Find favicons

The favorites icon, that little icon displayed next to the URL bar in most PC browsers, can be quite useful for mobile. It allows identification of a site in only 16×16 pixels and just hundreds of bytes. Most favicons are unique, and despite being too small to accommodate text or a complex logo-type, users can identify a site more quickly by its favicon than by reading the URL. For instance, to display a list of bookmarks on a mobile phone, the favicon plus the truncated URL is much more efficient than just the truncated URL. And sometimes the URL can even be entirely replaced with a favicon, thus saving valuable screen real estate! Some well known example s include, yahoo, google …

Well known favicons

Unfortunately, the implementation of favicon is not so mobile friendly. First, consider the file format. Originally introduced as a feature of Microsoft Internet Explorer, it used the Microsoft ICO format (similar to BMP). All the popular icons shown below are using MS ICO. And despite the fact that favicon can now make use of GIF or PNG, most of them are still in ICO format, and this is unfortunately not recognized by most mobile phones!

Then, the dimensions. While most sites use a 16×16 image, this is not mandated (since there is no standard) and the actual size of the image can be different. But usually if a site uses a different size, it will have also the 16×16, but stored as multiple pictures in one ICO file, and this format is really badly supported on mobiles.

Next, the way the favicon is linked to a site is also troubling. Most sites are still using the original "passive" or implicit link. This is achieved by simply storing the icon under http:/www.mydomain.tld/favicon.ico. So the browser has to do an extra HTTP request to determine if there is an icon behind this usual url. It's quite a nasty implementation because it requires an extra HTTP connection. (Check your server logs, you'll often see failed request to this kind of URL). This is even worse still in the mobile context, where each connection costs time and money. This is also why most mobile browsers will simply not do it. The other way to link your favicon is through HTML tags:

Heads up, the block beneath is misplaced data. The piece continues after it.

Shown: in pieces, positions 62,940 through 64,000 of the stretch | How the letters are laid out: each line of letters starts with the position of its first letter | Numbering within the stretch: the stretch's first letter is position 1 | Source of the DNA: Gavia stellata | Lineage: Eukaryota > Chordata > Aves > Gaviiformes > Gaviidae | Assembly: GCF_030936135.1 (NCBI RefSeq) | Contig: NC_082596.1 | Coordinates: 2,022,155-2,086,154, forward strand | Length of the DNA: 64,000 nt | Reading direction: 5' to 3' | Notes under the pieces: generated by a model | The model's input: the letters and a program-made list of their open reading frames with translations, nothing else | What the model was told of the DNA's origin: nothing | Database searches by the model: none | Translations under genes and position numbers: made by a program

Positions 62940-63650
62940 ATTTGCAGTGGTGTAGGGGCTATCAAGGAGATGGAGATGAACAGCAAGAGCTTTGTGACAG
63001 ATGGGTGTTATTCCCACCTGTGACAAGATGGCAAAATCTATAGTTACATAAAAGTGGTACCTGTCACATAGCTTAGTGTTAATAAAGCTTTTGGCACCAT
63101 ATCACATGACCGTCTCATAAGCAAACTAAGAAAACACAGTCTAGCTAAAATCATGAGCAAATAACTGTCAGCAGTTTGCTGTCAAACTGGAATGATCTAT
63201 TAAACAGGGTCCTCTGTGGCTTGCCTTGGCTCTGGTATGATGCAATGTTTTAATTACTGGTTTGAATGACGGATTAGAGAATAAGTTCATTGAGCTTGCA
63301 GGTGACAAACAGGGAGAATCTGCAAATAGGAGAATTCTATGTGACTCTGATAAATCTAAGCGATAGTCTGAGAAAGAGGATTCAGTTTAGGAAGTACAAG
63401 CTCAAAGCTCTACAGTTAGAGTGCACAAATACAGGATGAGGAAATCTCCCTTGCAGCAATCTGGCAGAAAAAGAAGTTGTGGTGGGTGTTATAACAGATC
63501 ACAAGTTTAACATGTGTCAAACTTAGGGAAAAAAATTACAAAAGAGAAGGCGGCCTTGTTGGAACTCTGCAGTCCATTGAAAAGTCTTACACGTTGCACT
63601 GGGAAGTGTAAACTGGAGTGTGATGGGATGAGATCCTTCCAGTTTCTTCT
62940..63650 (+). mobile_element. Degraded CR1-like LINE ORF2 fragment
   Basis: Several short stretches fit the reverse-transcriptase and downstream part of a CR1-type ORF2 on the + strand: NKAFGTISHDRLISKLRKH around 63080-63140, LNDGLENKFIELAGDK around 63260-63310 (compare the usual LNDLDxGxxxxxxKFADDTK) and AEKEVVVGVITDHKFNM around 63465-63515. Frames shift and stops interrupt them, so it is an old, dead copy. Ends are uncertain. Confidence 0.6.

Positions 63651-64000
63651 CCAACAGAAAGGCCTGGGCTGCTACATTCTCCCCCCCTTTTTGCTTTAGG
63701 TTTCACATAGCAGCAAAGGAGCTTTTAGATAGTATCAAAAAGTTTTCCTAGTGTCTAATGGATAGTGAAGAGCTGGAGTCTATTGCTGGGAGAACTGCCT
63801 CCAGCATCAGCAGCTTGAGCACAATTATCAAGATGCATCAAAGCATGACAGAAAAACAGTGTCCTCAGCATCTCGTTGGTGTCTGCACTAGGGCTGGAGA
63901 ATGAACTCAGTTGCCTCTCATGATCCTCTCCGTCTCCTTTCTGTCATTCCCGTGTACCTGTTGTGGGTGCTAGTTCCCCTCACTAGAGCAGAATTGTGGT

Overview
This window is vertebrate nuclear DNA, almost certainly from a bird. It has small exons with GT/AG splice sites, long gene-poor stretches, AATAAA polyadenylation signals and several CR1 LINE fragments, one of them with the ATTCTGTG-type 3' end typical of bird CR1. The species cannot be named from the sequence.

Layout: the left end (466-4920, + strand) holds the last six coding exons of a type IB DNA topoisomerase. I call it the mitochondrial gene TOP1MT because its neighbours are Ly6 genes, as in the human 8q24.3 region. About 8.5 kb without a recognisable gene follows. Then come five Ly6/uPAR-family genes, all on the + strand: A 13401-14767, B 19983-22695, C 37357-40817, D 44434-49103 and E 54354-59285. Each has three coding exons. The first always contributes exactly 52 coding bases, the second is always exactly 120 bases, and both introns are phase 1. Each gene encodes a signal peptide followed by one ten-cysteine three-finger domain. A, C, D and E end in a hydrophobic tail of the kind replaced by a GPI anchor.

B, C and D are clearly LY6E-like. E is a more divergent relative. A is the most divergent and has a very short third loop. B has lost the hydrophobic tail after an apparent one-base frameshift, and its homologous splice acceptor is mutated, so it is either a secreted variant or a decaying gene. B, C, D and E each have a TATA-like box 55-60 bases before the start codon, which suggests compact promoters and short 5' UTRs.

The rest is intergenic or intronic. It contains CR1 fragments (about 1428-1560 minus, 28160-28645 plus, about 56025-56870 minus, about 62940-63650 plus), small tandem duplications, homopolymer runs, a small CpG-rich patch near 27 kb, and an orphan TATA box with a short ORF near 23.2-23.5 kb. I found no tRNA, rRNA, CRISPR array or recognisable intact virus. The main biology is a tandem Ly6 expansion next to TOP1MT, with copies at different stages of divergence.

The second tag is recommended by the W3C.

Recently I've been implementing a favicon feature for (our mobile search engine). The aim of this feature is that will index, save and display favicons alongside search results. Displaying a list of URLs is one case where favicon can be very valuable, and this is exactly what a search results page is! Having coded it, I've encountered all the difficulties mentioned above. The results page of is now showing favicons as 16×16 GIF images, stored locally, and so in this way displayable by all mobile phones.

Despite the multiple bad ways to use favicon, I think they will be used by others in the mobile context (browser, bookmarks sites, pages links etc.)
So, as a mobile website owner some good practices for using favicon are:

  • Use a unique and easy to recognise icon; starting from scratch is often better than resizing an existing logo-type. (Old school pixel-art can help!)
  • Save in GIF (or PNG, but note that GIF has a better backward compatibility on mobile phones)
  • 16×16 is the standard size
  • Link it to your pages using a valid XHTML tag



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